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The Right Connection


Interactive, Web-based services that enable shoppers to create customized merchandise are helping Ritz Camera & Image boost its already-popular photofinishing reputation. By adding a solution that monitors network traffic, Ritz can ensure that custom projects don’t trump the delivery and processing of everyday mission-critical information needed to keep the chain up and running.

Ritz, which continues to hold its own in the sluggish economy, credits its RitzPix digital services as a strong contributor that is bolstering the service and quality its shoppers have grown accustomed to. By accessing , shoppers can exploit their inner shutterbug through interactive services such as digital photo printing and custom photo books, cards and calendars.

After creating their merchandise online, shoppers pay for their order and choose the store where they will pick up the merchandise. This information passes through the chain’s data center, which transmits the information to the proper Ritz location for fulfillment.

The move to more digital products may be building shopper loyalty, but it also creates strains on Ritz’s private area network.

“Our bulk imaging traffic mixes with regular business traffic, and since imaging transmissions are quite a bit larger, they often monopolize connections,” said D. Michael Smith, senior network engineer, Ritz Camera, Beltsville, Md., which operates some 300 stores.

Clearly, it is imperative that customer orders make their way through the network, but the chain’s sales data, credit card transactions and authorization, and accounting information are time-sensitive and paramount to keeping Ritz competitive.

“The challenge is the ‘big guy always wins,’ so it is not uncommon for bulk transfers to overpower more time-sensitive information,” Smith explained.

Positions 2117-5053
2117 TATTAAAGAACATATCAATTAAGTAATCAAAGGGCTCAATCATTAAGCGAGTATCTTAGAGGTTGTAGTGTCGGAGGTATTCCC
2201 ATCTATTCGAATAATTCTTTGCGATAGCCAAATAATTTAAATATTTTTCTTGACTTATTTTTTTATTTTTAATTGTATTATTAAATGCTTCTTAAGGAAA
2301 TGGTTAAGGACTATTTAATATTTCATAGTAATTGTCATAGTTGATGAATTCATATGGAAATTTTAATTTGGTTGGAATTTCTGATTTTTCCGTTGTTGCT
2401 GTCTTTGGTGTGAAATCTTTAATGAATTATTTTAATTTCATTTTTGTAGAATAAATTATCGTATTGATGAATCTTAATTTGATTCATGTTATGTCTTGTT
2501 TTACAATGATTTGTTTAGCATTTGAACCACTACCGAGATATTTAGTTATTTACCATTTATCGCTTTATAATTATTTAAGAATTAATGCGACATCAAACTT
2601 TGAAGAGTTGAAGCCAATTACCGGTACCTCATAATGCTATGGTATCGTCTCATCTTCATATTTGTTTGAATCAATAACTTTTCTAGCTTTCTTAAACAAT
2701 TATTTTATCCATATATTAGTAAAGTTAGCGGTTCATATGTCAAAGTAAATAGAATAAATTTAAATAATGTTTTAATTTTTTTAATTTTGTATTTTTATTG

It is an issue Ritz has tried to solve a number of ways. The chain uses NetFlow, a network protocol developed by San Jose, Calif.-based Cisco. Installed within routers, the solution collects Web-based networking traffic movement data and generates reports for end users. The downside is that while the solution does reveal delays on the network, it cannot report latency information or details of what is causing delays.

The chain also installed a networking version of “sniffers,” or probing software that monitors network traffic. While these units were able to detect issues, they are self-contained, which makes it a very expensive and impractical solution to use across more than 300 store locations.

And when all else failed, it was not uncommon for Ritz to upgrade the size of the pipeline between stores and the data center. This, too, proved costly, and “throwing money at a problem is a very inefficient way to operate a business,” Smith said.

That’s why two years ago, Smith began evaluating the power of Scrutinizer from Sanford, Maine-based Plixer International. By analyzing and reporting on the applications, conversations, flows, protocols, domains and geographic parameters occurring across all of the chain’s routers and switches, the solution’s powerful functionality provides Ritz with a true picture of its network traffic.

“With a clear view of our traffic flow, we can add rules and parameters that allow us to prioritize and accommodate bandwidth so that our most critical information can get through the pipeline,” Smith explained.

The unobtrusive solution, which Smith likened to “a stepchild waiting for attention,” sits and collects data that is filtered into a database. Unlike stagnant pie charts or tables of data, the solution delivers reports in circular graphic charts with color-coded path lines to illustrate incoming and outgoing traffic. Users can rotate the graphic to follow the traffic, giving them an accurate view into immediate network problems—a quick way to help identify and resolve DoS (denial of service) attacks, bottlenecks, network scans and improperly terminated connections.

“We used to run into a flood of unknown traffic and weren’t sure where it was coming from or why it was occurring,” he reported. “By combining this high-level interface with internal telecommunications policies, we can quickly pinpoint traffic issues, and now we only make revisions and changes to our network when there is an issue that needs to be addressed.”

Besides reducing the number of help desk calls from stores, the chain is only investing in bandwidth upgrades on an as-needed basis, according to a spokesman from Plixer.

The chain is currently applying Scrutinizer to its network intrusion detection operations. “The retail environment faces risk from external and internal threats,” Smith said. “The solution allows us to mitigate potential incidents directly, and offers forensics reports to analyze post-event.”

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